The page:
Nothing’s new in name game
BIRTH ANNOUNCEMENTS here at the JC have lately taken an interesting turn: there’s been a return to names that were popular in the early 1900s. Golda and Arthur are just two of the notso-modern names that have featured in recent birth announcements. National trends corroborate this trend. The Office of National Statistics (ONS) list of baby names given in the UK in 2018 reveals multiple old-fashioned names of Hebrew origin sitting comfortably within this year’s top 100 list. Joshua and Jacob, biblical names, rank highly — and are popular among JC readers too — but other biblical names aren’t faring quite as well: Adam, Abigail, Hannah, Leah, Rachel, Rebecca and Sarah have all seen a dip in popularity.
However, some historically popular Jewish boy’s names remain just as wellloved today as they were back when UK name records began in 1904: particularly highly ranked are the names Samuel, Joseph, Daniel, David and Michael.
Some names, popular in the early 1900s, fell out of fashion for decades and are only now seeing a resurgence in their popularity. The Ashkenazi name Golda might have come recently to our collective consciousness, owing to the recent West End revival of Fiddler on the Roof: Golde being the centralfamily’s strong-willed but fiercely loving matriarch.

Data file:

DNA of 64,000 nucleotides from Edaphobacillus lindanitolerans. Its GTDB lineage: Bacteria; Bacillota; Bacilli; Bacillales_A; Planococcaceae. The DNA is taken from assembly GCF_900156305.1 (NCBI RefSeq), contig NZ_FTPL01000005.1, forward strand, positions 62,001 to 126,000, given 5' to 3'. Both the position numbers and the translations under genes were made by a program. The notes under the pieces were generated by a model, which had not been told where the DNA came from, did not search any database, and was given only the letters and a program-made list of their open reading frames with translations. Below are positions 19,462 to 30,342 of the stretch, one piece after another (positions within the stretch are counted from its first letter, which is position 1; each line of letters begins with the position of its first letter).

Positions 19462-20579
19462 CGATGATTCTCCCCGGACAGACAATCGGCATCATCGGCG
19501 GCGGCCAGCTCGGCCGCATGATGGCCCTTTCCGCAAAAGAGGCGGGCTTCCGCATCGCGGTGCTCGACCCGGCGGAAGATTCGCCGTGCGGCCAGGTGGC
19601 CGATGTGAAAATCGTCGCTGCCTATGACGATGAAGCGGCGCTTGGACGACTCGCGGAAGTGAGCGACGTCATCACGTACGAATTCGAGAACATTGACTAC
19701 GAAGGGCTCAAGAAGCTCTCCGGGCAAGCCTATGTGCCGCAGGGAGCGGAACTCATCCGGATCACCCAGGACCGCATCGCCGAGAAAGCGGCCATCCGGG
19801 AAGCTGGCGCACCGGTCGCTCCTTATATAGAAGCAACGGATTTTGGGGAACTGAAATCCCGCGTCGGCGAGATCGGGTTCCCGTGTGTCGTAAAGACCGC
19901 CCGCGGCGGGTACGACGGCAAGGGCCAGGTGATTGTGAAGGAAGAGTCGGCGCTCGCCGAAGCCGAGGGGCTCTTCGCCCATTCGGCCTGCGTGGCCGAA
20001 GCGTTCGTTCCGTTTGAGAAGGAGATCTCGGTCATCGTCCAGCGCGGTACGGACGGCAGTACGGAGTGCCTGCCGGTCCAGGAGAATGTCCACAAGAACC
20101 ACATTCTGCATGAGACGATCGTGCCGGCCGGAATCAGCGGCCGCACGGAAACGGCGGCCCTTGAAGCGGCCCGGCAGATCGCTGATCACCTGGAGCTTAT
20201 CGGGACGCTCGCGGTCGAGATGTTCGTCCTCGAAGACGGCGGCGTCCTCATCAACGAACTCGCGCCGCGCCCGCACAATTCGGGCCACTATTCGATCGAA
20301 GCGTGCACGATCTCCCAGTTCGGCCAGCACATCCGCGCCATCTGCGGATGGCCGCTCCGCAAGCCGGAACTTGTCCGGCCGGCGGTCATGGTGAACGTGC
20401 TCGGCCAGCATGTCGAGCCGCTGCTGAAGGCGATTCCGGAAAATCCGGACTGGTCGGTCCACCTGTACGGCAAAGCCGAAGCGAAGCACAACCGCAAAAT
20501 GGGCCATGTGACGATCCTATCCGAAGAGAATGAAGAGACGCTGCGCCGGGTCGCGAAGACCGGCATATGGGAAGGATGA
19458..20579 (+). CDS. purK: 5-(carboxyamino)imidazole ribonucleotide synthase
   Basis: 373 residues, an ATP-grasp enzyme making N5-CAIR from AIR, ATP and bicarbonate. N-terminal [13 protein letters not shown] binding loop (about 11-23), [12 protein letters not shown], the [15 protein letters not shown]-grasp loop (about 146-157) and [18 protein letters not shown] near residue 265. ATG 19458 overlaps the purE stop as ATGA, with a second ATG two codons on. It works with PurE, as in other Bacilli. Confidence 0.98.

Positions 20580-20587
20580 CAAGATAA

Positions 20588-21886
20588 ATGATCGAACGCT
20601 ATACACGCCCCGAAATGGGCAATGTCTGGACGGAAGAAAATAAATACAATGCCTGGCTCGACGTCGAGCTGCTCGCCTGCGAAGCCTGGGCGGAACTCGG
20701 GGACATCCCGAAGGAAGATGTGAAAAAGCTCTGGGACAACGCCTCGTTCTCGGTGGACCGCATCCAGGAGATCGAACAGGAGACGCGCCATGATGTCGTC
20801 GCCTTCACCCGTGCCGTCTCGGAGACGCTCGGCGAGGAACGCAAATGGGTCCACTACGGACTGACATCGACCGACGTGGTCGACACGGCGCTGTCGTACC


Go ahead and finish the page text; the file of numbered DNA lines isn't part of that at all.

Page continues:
And Ada, of Hebrew origin, is back in the top 100, having not appeared there since 1924. This increase in popularity could be because Ada is a central character in the popular TV programme, Peaky Blinders. Ada fits another trend, too — girl’s names starting and ending with a vowel are having a moment. The Latin, non-Jewish name Olivia has been the most popular girls’ name in the UK for a few years running, closely followed by the (also non-Jewish) names Amelia, Isla, Isabella and Elsie and the Hebrew origin name Evie. Evie, Evelyn and Eva are all chart toppers this year, just as they were over a century ago.
Oliver, Olivia’s male equivalent is the most popular boys name in the UK. And almost as popular are more old-fashioned names that were common in the early 1900s and are back in fashion again including Harry, Rose, Lily, Albert, Charles, George and, yes, Arthur. Perhaps it’s not a coincidence that Arthur is another lead character in Peaky Blinders. And, of course, the Royal Family’s influence on baby name trends is well known, so stand by for more boys called Archie.
Some speculate that the reason so many names from the turn of the century are back on trend is because of the recent trend for family tree websites —the JC’s online archive is a treasure chest for Jewish genealogists, although in the early years of the twentieth century it was rare to announce a baby’s name.
In the primary school where I work, I know of students named Lily, Arthur and Zelda — all of them under the age of six. As it happens, I have known a few other Lilys, one other Arthur, and even another Zelda — each of them now over the age of 80. The circularity of the Jewish (and nonJewish) name game makes me smile.
Adam, Leah, Sarah and Hannah have dipped in popularity Could Ada be popular because of Peaky Blinders?
Arthur or Archie?